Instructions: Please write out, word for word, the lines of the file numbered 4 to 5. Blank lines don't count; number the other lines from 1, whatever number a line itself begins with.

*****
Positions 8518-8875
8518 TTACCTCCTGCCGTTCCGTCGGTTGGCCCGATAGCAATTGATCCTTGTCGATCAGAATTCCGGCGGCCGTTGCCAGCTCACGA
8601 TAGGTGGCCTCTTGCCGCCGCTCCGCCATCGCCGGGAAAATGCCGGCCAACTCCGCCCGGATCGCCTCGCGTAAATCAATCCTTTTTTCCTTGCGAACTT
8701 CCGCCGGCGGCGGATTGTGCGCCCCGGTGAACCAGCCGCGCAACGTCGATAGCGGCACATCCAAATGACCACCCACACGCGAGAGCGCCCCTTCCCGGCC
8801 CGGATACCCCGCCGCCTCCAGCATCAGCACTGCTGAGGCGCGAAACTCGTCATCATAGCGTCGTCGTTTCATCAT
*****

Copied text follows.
8701 CCGCCGGCGGCGGATTGTGCGCCCCGGTGAACCAGCCGCGCAACGTCGATAGCGGCACATCCAAATGACCACCCACACGCGAGAGCGCCCCTTCCCGGCC
8801 CGGATACCCCGCCGCCTCCAGCATCAGCACTGCTGAGGCGCGAAACTCGTCATCATAGCGTCGTCGTTTCATCAT